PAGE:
The City Council voted Tuesday to give portions of two streets to a Sprague Avenue car dealership, turning down a suggestion by public works officials that would trade land for another cross-street on the couplet.
The Appleway automotive group and Gus Johnson Ford asked the city to vacate about 1,000 feet of First Avenue and Sipple Road between Sprague and Appleway Boulevard to make way for new buildings and remodeling plans.
“The public, in a proper context, does not use that road unless they are going to either one of those businesses,” Councilman Gary Schimmels said before the 5-to-1 vote.
Where it meets up with Sprague, Sipple is narrow, 265 feet long and faced by garage entrances on either side.
First Avenue is wider and will dead-end at Sargent Road when the transfer is complete.
The city’s Public Works Department advised that First Avenue be turned over only if the businesses preserved land to make Sipple a through street, referencing part of the city’s comprehensive plan that calls for shorter blocks to improve circulation.
The dealerships disapproved of that idea, and Appleway Toyota threatened to take its business elsewhere if it were not able to expand.
After a public hearing, the Planning Commission recommended that both streets be turned over. The commission’s findings state that the public already uses Vista and Sargent roads for cross traffic, that the vacated streets were no longer required for public use and that that the vacation would create a financial benefit.
For the most part the council agreed, although there was discussion on whether the city should charge some or all of the land’s estimated value as allowed by state law.
An analysis of the assessed value of property nearby pegged the land’s worth at about $10.24 per square foot, about $540,000 for both streets.
Before casting the only dissenting vote on the measure Mayor Diana Wilhite argued the city should charge something for the land, even if it is less than 50 percent of its assessed value.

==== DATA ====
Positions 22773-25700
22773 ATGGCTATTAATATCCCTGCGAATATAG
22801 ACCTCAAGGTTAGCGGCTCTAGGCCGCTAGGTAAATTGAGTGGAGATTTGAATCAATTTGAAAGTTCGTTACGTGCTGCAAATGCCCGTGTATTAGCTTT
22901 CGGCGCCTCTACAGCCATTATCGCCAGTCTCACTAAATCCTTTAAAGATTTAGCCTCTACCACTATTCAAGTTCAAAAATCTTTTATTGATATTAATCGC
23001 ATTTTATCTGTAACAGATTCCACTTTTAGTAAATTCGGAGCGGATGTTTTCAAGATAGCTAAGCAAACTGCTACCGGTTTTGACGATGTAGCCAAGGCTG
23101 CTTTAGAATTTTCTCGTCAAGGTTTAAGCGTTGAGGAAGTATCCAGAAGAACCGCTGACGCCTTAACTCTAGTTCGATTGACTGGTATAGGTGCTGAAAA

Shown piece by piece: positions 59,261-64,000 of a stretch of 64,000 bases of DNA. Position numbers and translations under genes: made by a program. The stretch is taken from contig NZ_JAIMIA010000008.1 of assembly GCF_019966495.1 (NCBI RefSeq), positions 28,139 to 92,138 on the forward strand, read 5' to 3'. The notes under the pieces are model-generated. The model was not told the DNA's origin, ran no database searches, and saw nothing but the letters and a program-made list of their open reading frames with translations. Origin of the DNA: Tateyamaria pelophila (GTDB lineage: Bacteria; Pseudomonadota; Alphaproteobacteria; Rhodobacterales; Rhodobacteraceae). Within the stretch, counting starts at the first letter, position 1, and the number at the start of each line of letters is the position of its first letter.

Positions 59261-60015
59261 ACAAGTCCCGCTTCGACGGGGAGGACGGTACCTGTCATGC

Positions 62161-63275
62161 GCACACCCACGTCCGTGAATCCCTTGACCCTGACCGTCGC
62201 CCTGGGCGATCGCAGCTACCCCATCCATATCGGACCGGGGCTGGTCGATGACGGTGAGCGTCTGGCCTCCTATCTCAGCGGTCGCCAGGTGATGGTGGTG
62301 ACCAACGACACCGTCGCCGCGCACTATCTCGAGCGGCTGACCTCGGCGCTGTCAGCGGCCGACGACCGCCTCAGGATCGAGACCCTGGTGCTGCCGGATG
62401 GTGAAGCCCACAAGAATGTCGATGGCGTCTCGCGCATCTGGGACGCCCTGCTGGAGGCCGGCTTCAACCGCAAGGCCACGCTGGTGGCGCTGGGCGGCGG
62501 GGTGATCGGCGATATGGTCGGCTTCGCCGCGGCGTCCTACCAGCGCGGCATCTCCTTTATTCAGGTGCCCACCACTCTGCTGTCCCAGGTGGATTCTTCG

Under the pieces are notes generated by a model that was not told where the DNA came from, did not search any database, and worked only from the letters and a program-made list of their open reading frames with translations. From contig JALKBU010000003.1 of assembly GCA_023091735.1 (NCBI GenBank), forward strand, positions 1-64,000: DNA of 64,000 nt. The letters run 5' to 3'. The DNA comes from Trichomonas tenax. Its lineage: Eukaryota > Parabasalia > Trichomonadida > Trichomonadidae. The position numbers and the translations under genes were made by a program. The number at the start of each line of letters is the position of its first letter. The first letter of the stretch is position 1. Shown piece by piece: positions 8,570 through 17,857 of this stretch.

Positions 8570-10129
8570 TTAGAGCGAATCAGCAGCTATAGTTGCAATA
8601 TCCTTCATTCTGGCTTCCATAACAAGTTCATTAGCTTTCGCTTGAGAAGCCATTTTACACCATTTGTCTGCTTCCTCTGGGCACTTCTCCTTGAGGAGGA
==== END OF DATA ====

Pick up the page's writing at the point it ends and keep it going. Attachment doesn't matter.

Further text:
“I wish that I were a business and that I could get free land from the city, too. I’d be thrilled,” she said.
A majority on the council saw it differently.
“I would defy somebody to find a buyer for this,” challenged Councilman Dick Denenny, who disagreed with establishing a dollar amount for pieces of public land that are only valuable to the people asking the city to vacate them.
“There are so few things that this council can do to help maintain and keep our existing businesses, and this is one of them,” Councilman Mike DeVleming said.
Car dealers contribute greatly to the city’s sales tax revenues, and in recent years the council has worked to cater to the industry’s unique needs, authorizing a special land-use plan for Sprague’s “auto-row.”
DeVleming even starred in a Gus Johnson Ford TV commercial a couple of years ago, although he was not identified by name.
Dealerships are also consistent campaign donors, giving more than $3,000 to council members’ election funds since 2002, based on data from the Washington Public Disclosure Commission.
At an earlier meeting, Councilman Bill Gothmann suggested that a decision on the street vacation be delayed until the council gets more information on plans for Sprague and Appleway. He also argued in favor making Sipple a through street, but changed his mind during the course of discussion Tuesday.